Sunday, October 5, 2014

Gurgles and Bloops and Uplifted Roots


We knew there was a problem six months ago. 



Technically, we knew it even before then. Even before the first of the year, we knew there was a problem with the flow around this joint. It didn't come with an unfortunate septic incident or anything. It came with a very quiet gurgling.

bloop-bloop

I heard it one morning when the Man of the Place was in the shower. Then, I heard it again the next day, and then again a few days later. Because I'm sort of an ostrich when it comes to house gurgles, it took me that long to mention it to him.  Because he's a man and apparently speaks fluent toilet gurgle, he called the plumber that day.  

By the end of that day, we had had a visit from the septic tank guys. Crisis averted.

That's what I thought, anyway. Then, a few months later...

bloop-bloop. 

This time the septic doctors pointed the bony finger at an innocent looking crepe myrtle standing too close to the junction box. They kind of pointed the finger at us, too, as if we had planted it there like a couple of morons.

We hadn't.  In fairness, we didn't plant that tree; someone else did.  We're just guilty of leaving it there. Mainly, we left it there out of ignorance. Besides, I liked that tree. It was pretty, and the flowering branches shaded the front porch. I wasn't even willing to let the man of the place trim it back all that regularly. I just let it grow.

All the time that beautiful tree was growing on the top, the roots were growing on the bottom and spreading in the direction of the junction box. Once they got there, they began a slow, invisible strangle.

Wouldn't you think we would have pulled up that tree six months ago? But no, we didn't. We tried some sort of hyperbolic root blasting method instead.  For a while, all was quiet around here, but then...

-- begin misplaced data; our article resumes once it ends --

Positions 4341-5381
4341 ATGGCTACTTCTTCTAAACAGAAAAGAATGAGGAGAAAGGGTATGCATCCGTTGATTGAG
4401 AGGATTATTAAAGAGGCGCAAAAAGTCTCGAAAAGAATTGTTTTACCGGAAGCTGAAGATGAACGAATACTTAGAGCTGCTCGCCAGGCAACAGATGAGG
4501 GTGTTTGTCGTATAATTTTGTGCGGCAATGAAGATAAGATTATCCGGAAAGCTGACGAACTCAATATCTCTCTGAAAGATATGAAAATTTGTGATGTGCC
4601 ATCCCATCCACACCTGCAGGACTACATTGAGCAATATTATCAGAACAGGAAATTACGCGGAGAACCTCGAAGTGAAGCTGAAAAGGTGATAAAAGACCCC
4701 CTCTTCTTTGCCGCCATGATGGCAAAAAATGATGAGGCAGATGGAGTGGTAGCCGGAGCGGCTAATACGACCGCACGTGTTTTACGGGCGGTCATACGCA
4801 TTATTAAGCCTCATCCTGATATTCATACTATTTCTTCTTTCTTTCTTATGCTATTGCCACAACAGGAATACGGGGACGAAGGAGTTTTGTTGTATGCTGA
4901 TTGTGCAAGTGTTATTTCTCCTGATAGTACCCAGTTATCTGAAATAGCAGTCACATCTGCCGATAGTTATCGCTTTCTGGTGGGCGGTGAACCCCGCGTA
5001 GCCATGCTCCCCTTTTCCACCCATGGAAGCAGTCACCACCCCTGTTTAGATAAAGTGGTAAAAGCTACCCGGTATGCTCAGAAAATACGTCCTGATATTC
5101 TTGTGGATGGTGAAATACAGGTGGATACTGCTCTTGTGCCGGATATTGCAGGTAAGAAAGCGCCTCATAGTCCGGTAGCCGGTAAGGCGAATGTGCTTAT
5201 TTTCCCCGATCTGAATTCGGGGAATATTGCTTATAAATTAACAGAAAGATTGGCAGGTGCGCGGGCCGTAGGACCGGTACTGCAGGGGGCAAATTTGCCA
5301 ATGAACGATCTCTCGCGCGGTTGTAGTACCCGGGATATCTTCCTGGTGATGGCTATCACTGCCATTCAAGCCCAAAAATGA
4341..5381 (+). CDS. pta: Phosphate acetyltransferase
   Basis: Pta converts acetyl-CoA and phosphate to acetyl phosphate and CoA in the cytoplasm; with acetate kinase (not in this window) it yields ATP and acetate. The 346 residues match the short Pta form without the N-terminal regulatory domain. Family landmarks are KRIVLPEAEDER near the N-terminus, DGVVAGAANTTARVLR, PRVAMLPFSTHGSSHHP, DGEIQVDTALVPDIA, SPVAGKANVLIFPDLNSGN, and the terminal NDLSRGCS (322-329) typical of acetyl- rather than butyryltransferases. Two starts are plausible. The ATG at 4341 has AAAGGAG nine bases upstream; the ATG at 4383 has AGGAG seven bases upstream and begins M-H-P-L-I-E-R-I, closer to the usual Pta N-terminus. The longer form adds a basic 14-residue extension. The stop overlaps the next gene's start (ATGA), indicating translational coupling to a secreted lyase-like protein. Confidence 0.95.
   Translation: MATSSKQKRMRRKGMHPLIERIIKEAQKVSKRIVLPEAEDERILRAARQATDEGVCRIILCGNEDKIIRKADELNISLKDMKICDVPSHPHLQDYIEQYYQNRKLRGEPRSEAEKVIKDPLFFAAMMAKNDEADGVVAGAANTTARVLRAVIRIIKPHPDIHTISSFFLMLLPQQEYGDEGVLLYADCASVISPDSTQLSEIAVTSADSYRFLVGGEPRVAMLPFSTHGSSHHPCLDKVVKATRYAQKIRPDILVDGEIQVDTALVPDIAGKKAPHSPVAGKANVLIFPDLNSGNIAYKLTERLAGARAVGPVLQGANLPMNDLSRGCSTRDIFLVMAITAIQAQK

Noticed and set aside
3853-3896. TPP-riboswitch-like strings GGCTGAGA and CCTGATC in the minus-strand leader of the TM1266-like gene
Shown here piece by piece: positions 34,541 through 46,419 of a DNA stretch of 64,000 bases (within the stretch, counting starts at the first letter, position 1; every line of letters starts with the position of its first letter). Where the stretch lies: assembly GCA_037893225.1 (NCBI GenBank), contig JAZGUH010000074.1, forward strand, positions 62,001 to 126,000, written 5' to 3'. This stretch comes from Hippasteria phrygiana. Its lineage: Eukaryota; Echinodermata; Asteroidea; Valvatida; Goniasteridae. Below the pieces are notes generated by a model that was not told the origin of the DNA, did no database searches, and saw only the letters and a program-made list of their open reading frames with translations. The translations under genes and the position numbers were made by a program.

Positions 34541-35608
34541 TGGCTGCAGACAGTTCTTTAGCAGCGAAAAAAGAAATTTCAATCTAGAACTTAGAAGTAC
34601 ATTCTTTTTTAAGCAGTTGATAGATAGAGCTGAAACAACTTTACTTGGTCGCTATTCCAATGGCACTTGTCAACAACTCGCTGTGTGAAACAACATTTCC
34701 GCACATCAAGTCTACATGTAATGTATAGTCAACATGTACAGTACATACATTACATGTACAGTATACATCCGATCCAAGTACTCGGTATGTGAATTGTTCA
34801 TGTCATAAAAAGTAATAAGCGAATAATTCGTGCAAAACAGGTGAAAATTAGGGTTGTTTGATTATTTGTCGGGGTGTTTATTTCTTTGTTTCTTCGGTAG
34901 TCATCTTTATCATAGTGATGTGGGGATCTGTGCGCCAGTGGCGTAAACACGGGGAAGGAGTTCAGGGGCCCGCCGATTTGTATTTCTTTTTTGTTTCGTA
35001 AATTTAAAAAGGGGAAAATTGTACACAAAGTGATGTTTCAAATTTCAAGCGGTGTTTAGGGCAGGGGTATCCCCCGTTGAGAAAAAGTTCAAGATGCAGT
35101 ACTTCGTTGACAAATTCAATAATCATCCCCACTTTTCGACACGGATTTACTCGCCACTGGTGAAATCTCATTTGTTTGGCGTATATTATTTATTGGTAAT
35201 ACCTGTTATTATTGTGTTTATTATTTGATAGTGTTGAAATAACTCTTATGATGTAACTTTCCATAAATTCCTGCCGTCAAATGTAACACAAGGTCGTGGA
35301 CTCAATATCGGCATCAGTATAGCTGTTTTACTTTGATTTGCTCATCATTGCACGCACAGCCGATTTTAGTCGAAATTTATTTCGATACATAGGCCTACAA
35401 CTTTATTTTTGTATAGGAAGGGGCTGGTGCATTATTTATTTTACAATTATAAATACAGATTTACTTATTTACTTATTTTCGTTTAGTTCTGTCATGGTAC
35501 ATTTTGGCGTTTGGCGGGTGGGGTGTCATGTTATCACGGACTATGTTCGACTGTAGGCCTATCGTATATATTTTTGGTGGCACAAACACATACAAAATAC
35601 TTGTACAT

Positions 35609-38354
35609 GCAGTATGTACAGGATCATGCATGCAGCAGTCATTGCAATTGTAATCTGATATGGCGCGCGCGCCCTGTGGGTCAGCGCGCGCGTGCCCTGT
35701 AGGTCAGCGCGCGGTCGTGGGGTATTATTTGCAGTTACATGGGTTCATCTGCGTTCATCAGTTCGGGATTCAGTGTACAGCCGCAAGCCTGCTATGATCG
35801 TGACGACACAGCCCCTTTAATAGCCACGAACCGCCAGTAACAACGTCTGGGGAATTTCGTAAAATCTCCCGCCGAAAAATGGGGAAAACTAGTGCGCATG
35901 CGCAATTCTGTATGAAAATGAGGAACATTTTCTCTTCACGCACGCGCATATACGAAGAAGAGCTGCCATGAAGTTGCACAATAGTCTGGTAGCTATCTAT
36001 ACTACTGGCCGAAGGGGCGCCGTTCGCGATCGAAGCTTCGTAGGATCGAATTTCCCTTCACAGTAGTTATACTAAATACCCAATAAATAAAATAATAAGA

bloop-bloop.

It was time to surrender.

I watched as Mr. Backhoe Man reached into the ground and ever so easily pulled up what was left of the crepe  myrtle. It took him all of two minutes.


How can something so beautiful on the surface
 have such ugly roots?


I dunno. It just can. 

A little tangle of roots can cause an awful  lot of collateral damage, too. 



I stood outside that day and looked from the roots to the ditch, and the ditch to the roots, and suddenly,  I *got* it.   I got it so clearly that I looked up at the sky and gave God the look.

You know the one, the one that says,
"Doink!" 

You see, I've been dealing with some serious flow problems around here of another sort, too, a spiritual sort.  You can call it coincidental or ironic if you want to, but I choose to call it Providential that almost the exact same week six months ago, I had a a crisis of the spirit.

What's more?  I had been hearing the gurgling for longer than that. I had tried nearly everything to stop it, too. It would quiet down for a while, but then...

bloop-bloop

Six months ago, it all came to an ugly head. Six months ago, I discovered some really ugly roots growing too close to my spiritual junction box. I hadn't planted them, either. I was just guilty of letting them grow. You know, for the sake of the tree.

Can anyone relate?

Wouldn't you think I would have pulled up roots when I discovered them six months ago? But no. I didn't want to be left treeless.  I tried to blast through those bitter roots with the power of prayer instead.

It didn't work.

It didn't work because, sometimes, all the prayer in the world won't blast through a problem that God says it's time to uproot. 

As I stood there surveying the damage that day, I kind of wanted to give myself a good, swift kick in pants.  I thought about how much my lawn... and my spirit... might have grown in the six months that I wasted trying to keep the roots for the sake of the trees,  and I could almost hear the voice of Little Debbie the Closet Stuffer from THIS POST that I wrote years ago:

Musta been da debil... 

Musta been da debil that made me leave those bitter roots in the way. 
But the Lord's in me now, 'cause I'm pulling them up. 

I won't say it has been easy, and I won't say it has been fun, but this one thing I know: The view from the porch has changed since the beginning of the week. The time for uprooting is over, and now it's time grow.  As for the tree? Well, leave it to God to show us that what we think we want is never is good as what He wants for us. You see, I was fighting to keep the shade. but He was trying to give me the sun.


To everything there is a season, and a time for every purpose under Heaven. 
A time to be born, and a time to die. 
A time to plant and a time to uproot what has been planted. 

*****
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